He believed that if the constitution stated that everyone one should be treated equally under the law that there should be no segregation. The next Supreme Court case that applies to Gratz v. Bollinger is Brown v. the Board of Education in 1954. Set in Kansas, if a town was more than 15,000 people then it could remain to have separate black and white schools. The Board of Education in Topeka decided to establish separated elementary schools even when other schools were non-segregated. The Browns sued the Board of Education because they believed segregated schools were unconstitutional.
They wanted their daughter, Linda Brown, to be given equal opportunities by being able to go to the white school. The Supreme Court agreed with Harlan's dissent by ruling against segregation in schools because it is inherently unequal. The Supreme Court stated that even if schools had the exact same facilities it inherently makes one race feel less superior. They also stated that the law was purposely made to advantage whites and disadvantage blacks. White schools had better facilities and more resources. The white schools also had better educational programs then the black schools, providing a clear pathway to a successful future for whites.
The Supreme Court believed that separate schools were unconstitutional because it allowed white students have a better education than blacks simply because of their race. I believe this case was decided correctly. A race should not be disadvantaged because of their race and schools should be color-blind. A school should base their decision solely on qualifications. However, relating Gratz v. Bollinger, if minorities are denied from schools then they will not be given the same opportunities as the majority. There will also not be as much diversity in schools.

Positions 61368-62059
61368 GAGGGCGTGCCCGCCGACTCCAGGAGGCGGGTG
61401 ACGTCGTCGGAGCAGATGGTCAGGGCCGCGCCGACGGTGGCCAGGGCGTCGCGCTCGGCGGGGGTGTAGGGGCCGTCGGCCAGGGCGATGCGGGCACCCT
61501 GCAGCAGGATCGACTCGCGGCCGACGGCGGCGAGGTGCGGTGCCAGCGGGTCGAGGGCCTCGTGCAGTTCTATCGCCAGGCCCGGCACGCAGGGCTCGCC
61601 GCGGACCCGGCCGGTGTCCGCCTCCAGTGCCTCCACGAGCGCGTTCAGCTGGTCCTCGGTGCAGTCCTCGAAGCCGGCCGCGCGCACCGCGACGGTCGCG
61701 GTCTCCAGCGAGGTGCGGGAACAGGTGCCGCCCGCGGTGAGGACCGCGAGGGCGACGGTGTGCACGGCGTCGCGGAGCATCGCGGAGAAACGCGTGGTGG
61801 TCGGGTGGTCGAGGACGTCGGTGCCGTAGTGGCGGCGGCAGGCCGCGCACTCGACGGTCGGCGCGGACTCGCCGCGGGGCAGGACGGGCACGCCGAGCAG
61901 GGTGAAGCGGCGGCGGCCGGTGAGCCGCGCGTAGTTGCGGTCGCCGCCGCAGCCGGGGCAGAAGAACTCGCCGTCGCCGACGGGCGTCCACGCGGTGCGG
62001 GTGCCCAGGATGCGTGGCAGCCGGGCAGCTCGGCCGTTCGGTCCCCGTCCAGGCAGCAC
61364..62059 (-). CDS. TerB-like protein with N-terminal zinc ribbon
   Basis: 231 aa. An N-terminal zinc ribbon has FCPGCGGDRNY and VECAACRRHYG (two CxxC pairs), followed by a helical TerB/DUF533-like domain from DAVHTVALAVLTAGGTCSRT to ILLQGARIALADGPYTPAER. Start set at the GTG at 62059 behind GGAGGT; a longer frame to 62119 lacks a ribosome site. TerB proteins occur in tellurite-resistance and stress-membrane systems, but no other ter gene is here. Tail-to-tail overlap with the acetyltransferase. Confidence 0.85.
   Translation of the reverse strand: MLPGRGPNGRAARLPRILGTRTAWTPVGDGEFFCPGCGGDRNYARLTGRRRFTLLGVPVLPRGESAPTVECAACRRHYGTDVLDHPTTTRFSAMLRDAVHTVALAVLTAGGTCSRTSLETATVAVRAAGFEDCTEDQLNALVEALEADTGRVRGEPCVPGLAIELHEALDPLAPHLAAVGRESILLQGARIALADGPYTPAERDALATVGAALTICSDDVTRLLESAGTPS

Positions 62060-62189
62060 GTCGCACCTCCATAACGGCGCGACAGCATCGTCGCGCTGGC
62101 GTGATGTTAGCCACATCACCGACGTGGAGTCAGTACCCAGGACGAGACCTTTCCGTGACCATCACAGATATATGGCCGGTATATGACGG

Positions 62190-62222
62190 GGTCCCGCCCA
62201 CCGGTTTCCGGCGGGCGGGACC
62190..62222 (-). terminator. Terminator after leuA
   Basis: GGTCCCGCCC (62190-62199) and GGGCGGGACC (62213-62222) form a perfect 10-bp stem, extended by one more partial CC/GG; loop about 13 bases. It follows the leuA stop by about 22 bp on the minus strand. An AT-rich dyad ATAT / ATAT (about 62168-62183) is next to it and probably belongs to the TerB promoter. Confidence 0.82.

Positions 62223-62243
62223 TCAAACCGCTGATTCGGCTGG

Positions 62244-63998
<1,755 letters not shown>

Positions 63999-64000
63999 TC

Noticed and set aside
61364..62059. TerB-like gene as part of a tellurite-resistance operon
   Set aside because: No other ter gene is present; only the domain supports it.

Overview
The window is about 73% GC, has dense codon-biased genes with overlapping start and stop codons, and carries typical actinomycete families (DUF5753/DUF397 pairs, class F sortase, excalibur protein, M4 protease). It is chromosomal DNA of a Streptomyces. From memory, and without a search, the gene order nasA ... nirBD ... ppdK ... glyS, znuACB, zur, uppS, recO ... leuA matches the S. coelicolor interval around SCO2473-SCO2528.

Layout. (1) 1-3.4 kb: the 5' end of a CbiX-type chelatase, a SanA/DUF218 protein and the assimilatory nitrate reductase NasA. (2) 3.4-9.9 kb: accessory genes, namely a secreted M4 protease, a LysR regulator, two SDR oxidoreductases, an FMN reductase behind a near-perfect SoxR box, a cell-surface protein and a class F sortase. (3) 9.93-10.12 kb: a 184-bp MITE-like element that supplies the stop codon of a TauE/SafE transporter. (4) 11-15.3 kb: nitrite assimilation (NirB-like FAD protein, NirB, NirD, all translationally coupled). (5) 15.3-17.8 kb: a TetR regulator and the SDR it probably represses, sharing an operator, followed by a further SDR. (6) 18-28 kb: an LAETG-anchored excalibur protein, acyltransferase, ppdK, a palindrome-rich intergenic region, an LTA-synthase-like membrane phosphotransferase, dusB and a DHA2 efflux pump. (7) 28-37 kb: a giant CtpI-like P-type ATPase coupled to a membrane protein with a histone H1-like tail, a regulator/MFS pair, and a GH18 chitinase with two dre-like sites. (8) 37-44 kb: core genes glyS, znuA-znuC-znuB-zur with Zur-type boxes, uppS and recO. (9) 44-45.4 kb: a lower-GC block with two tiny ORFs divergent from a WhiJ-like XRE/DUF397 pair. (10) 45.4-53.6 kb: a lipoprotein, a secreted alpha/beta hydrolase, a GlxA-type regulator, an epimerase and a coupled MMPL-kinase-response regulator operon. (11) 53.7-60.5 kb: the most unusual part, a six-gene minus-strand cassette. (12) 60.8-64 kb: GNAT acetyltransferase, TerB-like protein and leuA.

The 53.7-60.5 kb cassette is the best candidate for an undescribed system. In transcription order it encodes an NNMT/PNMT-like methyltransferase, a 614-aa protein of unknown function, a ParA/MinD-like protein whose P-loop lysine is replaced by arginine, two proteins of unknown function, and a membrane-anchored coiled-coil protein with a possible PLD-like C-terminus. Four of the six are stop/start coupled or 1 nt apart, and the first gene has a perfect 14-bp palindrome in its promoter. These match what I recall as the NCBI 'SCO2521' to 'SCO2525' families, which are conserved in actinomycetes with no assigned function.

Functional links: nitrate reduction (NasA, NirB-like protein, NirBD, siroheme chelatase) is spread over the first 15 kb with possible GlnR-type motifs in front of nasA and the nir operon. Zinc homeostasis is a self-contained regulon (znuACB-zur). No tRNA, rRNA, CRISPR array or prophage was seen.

Brown v. the Board of Education decided that schools should be color-blind, but the case does not tell how schools should decide their admissions. Lastly, University of California v. Bakke, in 1978 ruled that using quota systems, when deciding admissions in to universities, as unconstitutional, but allowed race as a factor in making a decision. In the early 70's students applying to the University of California Davis would have to meet certain criteria to even be considered for admission into their Medical program.
However, if a person was a minority or was economically or educationally disadvantaged, they could be placed into the special admissions category that saved 16 slots out of 100 total applicants. If a person was placed into the special admissions category, then they would not have to meet the minimum qualifications like the other applicants and they were not compared to the rest of the majority applicants. Allan Bakke, a white male, was rejected from the Medical Program at the University of California Davis twice. However, minorities that were less qualified than Bakke were able to attend the school.
After his second rejection, Bakke suede the university, because their admissions process was a violation of the Equal Protection Clause of the Fourteenth Amendment. The Supreme Court did rule that the University's quota system was unconstitutional, but allowed race to be a factor in the admissions process. The Bakke decision is what we base our admissions systems from today. Even so, this does not mean we are bound by stare decisis because times change. Plessey ruled that segregation was constitutional, but was later overturned by Brown. Since things are constantly changing, problems in our society must frequently be evaluated.